If I say “The Dark Side Of The Moon”, what are your emotions?
Of course I’m proud, it’s as amazing for us as it is for anyone to think that the record has been around for 50 years, probably because I come from a generation where it was thought that rock music would be totally ephemeral, that it would last maybe a year or two. When I, when the band started, I thought I was going to go back to college the next year. However, we are now talking about 55 years ago.
If “The Dark Side Of The Moon” came out today I’m not sure if it would be easy to release the record because it has this story running through it. Now we listen to music differently, we pick here and there, we create playlists. I’m not even sure that today we would have managed to reach new listeners.
First you went on tour and then you recorded the studio album. Can you tell us about the genesis of the album?
I think the atmosphere, when we were touring before playing some of the songs and experimenting, was a very helpful thing. It was something that unfortunately ended at some point because we all got paranoid about piracy and as a result we were afraid that people would record our shows and then go public. Somehow we were convinced that this would hurt us when we finally released the record. Thinking about it now I know it seems nonsensical. The people who handled this best were the Grateful Dead who encouraged everyone to record whatever they wanted and by doing so ensured that the releases didn’t result in special events. So what we really did was record in the studio, which isn’t as smart as developing it during a live concert.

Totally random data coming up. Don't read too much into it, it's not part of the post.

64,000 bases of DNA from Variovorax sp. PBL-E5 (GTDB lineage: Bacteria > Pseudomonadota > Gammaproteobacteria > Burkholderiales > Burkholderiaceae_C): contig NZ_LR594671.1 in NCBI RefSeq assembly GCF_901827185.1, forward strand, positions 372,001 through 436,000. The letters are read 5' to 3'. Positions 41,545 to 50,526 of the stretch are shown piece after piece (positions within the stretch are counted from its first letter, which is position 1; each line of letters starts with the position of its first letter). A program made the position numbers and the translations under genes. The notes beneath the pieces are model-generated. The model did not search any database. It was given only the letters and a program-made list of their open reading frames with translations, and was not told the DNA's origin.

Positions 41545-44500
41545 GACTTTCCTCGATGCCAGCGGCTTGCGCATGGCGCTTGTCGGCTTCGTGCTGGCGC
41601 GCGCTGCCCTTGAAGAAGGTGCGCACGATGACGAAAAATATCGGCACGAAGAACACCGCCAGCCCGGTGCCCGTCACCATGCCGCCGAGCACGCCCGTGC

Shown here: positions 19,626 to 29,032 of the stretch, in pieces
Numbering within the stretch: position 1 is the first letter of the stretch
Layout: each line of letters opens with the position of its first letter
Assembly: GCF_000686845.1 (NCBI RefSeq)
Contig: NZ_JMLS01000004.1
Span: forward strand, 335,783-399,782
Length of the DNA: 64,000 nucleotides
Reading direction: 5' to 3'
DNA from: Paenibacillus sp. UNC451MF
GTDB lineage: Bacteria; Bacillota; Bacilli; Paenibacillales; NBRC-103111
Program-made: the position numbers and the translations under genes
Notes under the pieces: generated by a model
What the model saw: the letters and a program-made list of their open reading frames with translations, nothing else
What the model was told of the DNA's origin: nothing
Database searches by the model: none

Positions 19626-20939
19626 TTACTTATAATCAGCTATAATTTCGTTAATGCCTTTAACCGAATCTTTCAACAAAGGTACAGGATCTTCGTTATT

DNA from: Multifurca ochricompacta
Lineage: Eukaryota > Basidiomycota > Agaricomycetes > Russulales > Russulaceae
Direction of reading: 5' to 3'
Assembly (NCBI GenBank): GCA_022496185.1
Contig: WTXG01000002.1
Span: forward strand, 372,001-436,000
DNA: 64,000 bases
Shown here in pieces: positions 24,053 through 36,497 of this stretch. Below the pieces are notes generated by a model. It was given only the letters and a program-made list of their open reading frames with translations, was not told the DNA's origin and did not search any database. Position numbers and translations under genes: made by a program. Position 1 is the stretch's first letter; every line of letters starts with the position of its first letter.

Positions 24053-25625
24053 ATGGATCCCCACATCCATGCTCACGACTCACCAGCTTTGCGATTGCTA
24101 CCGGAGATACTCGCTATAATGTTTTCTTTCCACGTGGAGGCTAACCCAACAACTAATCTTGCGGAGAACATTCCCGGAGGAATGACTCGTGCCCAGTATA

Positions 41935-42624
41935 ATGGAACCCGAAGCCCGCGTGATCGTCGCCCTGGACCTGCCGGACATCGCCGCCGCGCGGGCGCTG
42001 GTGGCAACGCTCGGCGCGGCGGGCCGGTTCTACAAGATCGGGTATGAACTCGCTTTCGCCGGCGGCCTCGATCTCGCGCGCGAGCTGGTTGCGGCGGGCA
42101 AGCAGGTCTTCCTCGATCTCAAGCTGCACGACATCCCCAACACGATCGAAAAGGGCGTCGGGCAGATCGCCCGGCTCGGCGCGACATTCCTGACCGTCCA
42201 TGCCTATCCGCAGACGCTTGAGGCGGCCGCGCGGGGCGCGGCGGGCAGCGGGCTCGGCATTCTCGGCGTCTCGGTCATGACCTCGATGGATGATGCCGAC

Can you explain better what you mean?
When you’re in the recording studio the tendency is to keep going until you think you’ve done it really well whereas if you play it live, of course, every time you come up with a version that you think is right but then you can keep developing and improving it by continuing to play it in various live. However, there are advantages to working in the studio. For example we were in studio 3 at Abbey Road and things like rotatones, which we used at the beginning of the song Time, they could only be used at Abbey Road because we didn’t have them at all and we hadn’t even seen them but there were some left in the studio by whoever had recorded before. Here, such a thing could not have happened working on live. It happened because we were in the studio
What is “The dark side of the moon”, the dark side of the moon?
I have no idea.